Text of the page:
Progress of Egyptology.
that with it were found near the Serapeuni a sarcophagus with marble
head, clearly of a Phoenician of the fifth century. The sarcophagus had
apparently been re-used, like the Phoenician sarcophagi at Sidon.
Khahape also was probably a Phoenician. A. Z. xl. 31.
Max Muller has published a new edition of the treaty of alliance
between Eameses II. and the Hittite Khetasir, Mitth. d. Vorderasiat.
Gesells. 1902, 193 (part 5). In 0. L. Z. 1903, 304, he describes a
Phoenician gem found at Luxor.
Max Muller, in the series Der Alte Orient, has given an interesting
sketch of the ancient Egyptians as warriors and conquerors in Asia, the
unwarlike character of the native Egyptian being especially dwelt on.
Die Alten Aegypter als Krieger und Eroberer in Asien.
Lange translates into Danish Golenischeff's papyrus of Wen-Ainon's
Syrian journey in the reign of Heritor, closely following Erman's rendering.
Nordisk Tidshrift, 1902, p. 515.
Petrie, P. S. B. A. xxiv. 317, discusses the names of the Hittite allies,
etc., in the battle of Kadesh.
Hall, in a paper on Keftiu and the peoples of the sea, holds that
Keftiu is especially Crete, but probably included much more. The name
is practically confined to documents of the XVIIIth Dynasty. The peoples
of the sea enumerated by Menephtah and Eameses III. and various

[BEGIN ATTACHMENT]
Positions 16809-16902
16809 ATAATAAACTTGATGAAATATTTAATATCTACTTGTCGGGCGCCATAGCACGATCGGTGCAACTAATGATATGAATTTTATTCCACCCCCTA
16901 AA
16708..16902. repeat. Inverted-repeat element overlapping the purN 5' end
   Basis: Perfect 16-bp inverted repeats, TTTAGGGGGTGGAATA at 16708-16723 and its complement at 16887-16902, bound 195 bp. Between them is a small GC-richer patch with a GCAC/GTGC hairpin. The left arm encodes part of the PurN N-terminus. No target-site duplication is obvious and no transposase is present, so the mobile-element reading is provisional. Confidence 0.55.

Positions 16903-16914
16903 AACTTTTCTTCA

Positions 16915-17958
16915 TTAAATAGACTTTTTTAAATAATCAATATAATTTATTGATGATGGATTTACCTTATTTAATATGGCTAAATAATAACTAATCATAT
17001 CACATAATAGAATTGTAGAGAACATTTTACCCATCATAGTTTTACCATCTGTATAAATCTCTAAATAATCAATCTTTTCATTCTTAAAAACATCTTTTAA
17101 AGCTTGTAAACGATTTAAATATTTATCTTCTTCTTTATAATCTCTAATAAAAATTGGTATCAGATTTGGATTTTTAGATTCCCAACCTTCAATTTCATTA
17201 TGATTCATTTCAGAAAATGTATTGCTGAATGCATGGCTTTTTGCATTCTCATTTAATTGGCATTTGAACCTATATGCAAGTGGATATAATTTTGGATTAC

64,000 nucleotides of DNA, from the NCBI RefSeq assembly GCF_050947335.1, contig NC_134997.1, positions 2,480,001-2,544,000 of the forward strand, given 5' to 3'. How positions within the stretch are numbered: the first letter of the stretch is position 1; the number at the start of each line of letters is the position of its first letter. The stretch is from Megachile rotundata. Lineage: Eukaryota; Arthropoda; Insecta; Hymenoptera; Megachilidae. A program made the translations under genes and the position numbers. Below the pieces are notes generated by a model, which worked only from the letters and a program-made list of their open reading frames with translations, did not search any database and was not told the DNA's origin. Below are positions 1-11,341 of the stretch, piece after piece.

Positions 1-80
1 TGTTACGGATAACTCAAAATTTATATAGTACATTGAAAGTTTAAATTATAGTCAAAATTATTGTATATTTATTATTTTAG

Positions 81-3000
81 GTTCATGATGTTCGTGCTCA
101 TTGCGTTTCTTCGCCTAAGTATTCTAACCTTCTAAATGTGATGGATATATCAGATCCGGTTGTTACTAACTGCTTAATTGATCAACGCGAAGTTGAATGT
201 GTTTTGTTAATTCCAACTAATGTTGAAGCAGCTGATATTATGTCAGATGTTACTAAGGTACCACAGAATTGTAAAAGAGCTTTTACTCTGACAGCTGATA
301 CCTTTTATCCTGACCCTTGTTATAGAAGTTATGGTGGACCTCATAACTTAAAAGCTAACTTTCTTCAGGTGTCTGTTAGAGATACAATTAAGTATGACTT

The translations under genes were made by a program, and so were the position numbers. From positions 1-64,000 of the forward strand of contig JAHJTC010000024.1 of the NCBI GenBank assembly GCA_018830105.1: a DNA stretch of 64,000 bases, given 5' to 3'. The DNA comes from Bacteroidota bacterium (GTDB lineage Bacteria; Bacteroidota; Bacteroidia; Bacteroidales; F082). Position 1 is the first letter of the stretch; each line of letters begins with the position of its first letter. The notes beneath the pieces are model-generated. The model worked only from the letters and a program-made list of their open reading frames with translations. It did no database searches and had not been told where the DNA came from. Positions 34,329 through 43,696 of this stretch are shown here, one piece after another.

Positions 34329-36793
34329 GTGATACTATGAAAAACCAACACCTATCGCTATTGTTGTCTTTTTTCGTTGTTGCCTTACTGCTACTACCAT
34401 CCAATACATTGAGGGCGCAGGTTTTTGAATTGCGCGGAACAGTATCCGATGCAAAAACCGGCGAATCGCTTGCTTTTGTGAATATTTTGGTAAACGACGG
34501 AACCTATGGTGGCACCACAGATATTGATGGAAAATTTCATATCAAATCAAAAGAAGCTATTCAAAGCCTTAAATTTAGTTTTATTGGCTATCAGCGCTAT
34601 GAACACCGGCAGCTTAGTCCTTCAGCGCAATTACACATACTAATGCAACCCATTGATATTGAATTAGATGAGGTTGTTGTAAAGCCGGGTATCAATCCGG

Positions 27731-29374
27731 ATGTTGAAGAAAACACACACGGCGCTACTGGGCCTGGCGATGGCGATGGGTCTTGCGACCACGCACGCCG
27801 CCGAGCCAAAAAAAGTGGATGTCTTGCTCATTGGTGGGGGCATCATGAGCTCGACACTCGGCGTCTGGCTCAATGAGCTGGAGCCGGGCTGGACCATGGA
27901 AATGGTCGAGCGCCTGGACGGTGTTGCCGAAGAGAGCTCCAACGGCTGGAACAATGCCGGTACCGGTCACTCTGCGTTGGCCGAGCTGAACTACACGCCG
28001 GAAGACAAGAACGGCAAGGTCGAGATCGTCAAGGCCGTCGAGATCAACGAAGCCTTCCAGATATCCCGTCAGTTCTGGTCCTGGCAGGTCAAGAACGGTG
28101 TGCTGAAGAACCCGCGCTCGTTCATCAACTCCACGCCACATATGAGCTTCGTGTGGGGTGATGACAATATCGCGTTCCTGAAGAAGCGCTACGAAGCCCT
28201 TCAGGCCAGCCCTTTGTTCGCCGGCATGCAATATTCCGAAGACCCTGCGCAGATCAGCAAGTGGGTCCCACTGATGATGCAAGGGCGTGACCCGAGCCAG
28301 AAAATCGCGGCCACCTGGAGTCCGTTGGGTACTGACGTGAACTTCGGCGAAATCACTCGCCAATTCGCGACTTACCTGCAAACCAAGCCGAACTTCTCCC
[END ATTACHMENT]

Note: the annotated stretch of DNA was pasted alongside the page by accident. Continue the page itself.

northern tribes mentioned in other documents are discussed, and some of
Prof. Petrie's new identifications provisionally accepted.
Mr. Hall allows the following identifications;—
(1) Khetan allies (Eameses II.)
Lukki = Lycians Dardenui — Jebel Durdun in Cilicia
Pidasa = Pisidians Ariwenna = Oroanda
Kalakisha = Cilicians Kazauadana = Kataonians
(2) Libyan allies (Merenptah)
Akhauasha = Akhaeans Shakelesha = Segalassians of Pisidia
(3) peoples of the sea (Eameses III.)
Danauna = Danuna of El Amarna letters, in Syria, perhaps — Danaoi
(Pelasgians ?) from Crete.
Pulesata = Philistines from Crete.
Uashasha = Axians of Crete.
Lastly, two objects from Mycenae, now at Athens, bearing Egyptian
cartouches are figured. The name of Amenhotep II. is the earliest yet
found in Greece. Annual of Brit. School at Athens, viii. 157.
Groff has curious speculations on certain connections of Egypt with
the Bible—Moses in the Egyptian texts, the date of year 5 in the Israel-